Most people don’t think about how their recycling, compost, and landfill bins actually work, but it’s important that we follow the guidelines. A single item put in the wrong bin could ruin an entire batch of recyclables. That’s why we want to go over how this all works, what some of the recycling exceptions are, as well as ways that you can reduce waste.
The Basics of Waste
Not all plastic can be recycled
While a lot of plastic can be recycled, there are exceptions.
Candy bar wrappers and potato chip bags have a thin metallic coating inside called Mylar, and they aren’t recyclable. The recycling facilities don’t yet have a method to separate the plastic from the Mylar, so these end up in the landfill.
It’s a similar story with plastic bags and plastic wrap. The thin material gets wrapped around the equipment at the recycling facility and too much of it can bring the operation to a standstill. This, too, will up in the landfill. However, many grocery stores will now accept loose plastic, stretchy plastic, and plastic bags. Check out this website to learn where to recycle your plastic bags.
A simple test for this is if you crush some plastic under your foot and it stays crushed, it’s probably recyclable. Candy bar wrappers, plastic bags, and plastic wrap will all unfold after being stepped on, and shouldn’t go in the recycling bin. But hard plastic, like a yogurt container, plastic bottle, or a to-go box can go in the recycling bin.
Food shouldn’t go in the recycle
A small amount of food that’s left on plastic, metal, or glass is acceptable, because the food residue gets burned away in the recycling process.
The same can’t be said for paper. When paper is recycled, it is mixed with water to form slurry. Oil and fat from food residue don’t mix with water; instead, they float on top of the slurry and mingle with the paper pulp. Oily pulp makes unusable paper, and the whole point of recycling is to make products reusable.
Luckily, paper is special, because it is generally accepted in both the compost AND the recycling bin. So, in the case of paper products with food on them, simply put them into the compost. Even the trash would be better because a greasy pizza box will contaminate other paper products that were just fine.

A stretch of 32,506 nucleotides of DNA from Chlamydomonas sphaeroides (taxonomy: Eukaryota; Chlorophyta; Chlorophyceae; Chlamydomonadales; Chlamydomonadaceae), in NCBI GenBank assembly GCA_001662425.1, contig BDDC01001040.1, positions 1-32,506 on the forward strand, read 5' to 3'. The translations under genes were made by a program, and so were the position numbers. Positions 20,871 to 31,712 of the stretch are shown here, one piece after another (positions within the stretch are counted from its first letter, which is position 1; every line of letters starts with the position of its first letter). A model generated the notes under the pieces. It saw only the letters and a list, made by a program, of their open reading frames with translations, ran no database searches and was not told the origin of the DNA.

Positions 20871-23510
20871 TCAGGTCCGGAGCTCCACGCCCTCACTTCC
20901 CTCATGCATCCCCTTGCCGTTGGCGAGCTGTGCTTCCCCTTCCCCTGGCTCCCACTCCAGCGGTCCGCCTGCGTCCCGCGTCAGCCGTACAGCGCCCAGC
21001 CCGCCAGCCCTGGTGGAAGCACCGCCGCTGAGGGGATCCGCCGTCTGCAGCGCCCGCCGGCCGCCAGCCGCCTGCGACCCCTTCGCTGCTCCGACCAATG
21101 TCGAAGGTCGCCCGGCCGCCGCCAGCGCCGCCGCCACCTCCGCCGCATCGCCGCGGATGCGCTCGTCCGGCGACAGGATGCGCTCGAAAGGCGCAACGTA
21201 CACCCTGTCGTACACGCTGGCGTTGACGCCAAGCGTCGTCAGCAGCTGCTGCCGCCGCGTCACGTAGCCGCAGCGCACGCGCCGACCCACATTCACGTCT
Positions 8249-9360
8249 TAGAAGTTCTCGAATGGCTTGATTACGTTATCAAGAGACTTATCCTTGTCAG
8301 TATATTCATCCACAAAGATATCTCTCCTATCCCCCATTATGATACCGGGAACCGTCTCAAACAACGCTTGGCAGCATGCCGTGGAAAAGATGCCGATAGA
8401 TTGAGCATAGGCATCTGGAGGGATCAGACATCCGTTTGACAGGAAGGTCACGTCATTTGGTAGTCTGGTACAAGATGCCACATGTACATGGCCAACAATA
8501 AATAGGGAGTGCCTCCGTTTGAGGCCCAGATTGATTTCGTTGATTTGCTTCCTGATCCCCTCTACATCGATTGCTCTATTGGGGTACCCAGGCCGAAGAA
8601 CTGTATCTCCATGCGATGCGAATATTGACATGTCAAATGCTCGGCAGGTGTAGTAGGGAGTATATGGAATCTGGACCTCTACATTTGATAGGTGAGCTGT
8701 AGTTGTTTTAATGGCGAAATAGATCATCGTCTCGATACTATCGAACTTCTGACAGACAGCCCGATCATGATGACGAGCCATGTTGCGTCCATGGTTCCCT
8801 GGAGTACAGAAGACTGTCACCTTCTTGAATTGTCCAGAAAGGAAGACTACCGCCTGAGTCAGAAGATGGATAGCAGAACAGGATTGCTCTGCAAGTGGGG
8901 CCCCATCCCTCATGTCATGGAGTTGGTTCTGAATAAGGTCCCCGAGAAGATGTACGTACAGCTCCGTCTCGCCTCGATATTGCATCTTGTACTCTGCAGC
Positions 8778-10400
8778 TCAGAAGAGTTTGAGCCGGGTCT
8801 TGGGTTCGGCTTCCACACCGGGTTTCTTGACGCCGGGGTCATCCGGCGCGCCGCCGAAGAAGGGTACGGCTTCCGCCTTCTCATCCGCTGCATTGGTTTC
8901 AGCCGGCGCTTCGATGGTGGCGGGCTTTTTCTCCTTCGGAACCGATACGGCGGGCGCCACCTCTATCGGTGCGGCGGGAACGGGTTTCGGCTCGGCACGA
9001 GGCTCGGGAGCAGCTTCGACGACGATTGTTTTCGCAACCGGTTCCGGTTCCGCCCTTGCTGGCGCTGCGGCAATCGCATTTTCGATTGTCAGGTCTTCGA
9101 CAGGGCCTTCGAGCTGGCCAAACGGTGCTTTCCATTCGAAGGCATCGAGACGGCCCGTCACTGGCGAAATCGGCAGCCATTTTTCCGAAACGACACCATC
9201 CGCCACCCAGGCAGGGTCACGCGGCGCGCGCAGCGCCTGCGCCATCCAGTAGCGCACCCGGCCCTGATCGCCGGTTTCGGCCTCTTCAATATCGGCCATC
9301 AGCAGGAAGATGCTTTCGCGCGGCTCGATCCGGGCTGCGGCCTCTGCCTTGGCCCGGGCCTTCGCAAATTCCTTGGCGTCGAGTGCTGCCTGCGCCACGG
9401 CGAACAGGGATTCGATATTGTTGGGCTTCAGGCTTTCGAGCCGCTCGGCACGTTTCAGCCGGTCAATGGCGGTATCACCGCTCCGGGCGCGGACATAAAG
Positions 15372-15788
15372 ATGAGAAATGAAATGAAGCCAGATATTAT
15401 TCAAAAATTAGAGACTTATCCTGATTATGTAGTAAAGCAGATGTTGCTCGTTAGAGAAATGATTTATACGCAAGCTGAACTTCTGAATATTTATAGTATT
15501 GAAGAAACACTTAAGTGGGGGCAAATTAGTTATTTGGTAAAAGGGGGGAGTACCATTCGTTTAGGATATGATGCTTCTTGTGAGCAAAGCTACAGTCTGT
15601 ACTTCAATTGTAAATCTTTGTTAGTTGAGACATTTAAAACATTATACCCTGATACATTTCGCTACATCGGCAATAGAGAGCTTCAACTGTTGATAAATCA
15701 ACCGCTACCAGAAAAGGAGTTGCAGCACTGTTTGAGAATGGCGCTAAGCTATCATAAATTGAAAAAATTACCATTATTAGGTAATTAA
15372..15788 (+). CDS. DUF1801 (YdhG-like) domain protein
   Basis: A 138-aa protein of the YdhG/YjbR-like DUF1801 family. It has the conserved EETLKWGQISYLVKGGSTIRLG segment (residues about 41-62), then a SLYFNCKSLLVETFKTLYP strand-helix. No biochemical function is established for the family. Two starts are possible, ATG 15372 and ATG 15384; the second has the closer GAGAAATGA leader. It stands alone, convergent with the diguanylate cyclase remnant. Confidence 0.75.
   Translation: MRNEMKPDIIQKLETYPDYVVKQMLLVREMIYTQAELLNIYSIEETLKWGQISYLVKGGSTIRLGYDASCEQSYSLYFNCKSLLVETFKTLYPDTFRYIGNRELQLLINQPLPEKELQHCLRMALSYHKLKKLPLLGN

Remember the workers who handle your waste
Everything you recycle gets processed by workers at the recycling plant. Because of this, it’s important not to put in items that will endanger their health. This includes broken glass or items with too much food on it. Trace amounts of food are ok, but anything with enough food to get moldy and unsanitary should either be washed to remove the food, or placed in the garbage.
How VV does it better
99% of our waste is recycled or sent to compost, and this is something we’re extremely proud of. We work with a number of specialized companies to recycle or compost things that SF Recology is not equipped to handle. Here are a few of the things we go the extra mile to keep out of the landfill.
- Single-use gloves
- Wooden pallets
- Pallet straps
- Stretchy Plastic (pallet wrap and plastic bags)
And while we love that we’re being kind to the environment, this is also just good business. Even though we pay these specialty companies to recycle things like used gloves and plastic bags, we’re actually saving money by paying less on our monthly trash bills to the city.
We believe that making the right decision for the environment doesn’t have to come at a financial cost, and responsible waste programs are usually good for business in the long run.
How you can help
A normal pallet is made of wood, which is expensive, hard to get right now, and only lasts for about 10 uses before it starts to breaks down. We are pushing a new program where we want to use plastic pallets. (I know – I thought we were supposed to be using less plastic!) But the plastic pallets don’t break the way the wooden ones do. They are stronger, lighter, take up less space, and can last for more than 100 uses.
With this program, we deliver food to a customer using one of our plastic pallets. We charge a $75 deposit from the customer, and upon our next delivery, we pick up the plastic pallets that we dropped off earlier. We then return the deposit.
If you’re interested in saving money with a reusable pallet, please contact Karen, our head of sales at KSalinger@veritablevegetable.com
Recycling and compost only work if everyone does it right, and we want to encourage everyone to learn a little more about their local waste programs, and make sure that they’re part of the solution.
Here are a few resources that we recommend for learning about waste.
NPR has a great page about which plastics are recyclable and which aren’t.
Recology has this extensive list of what can and can’t go in various bins.
The EPA has a solid overview of how to recycle properly.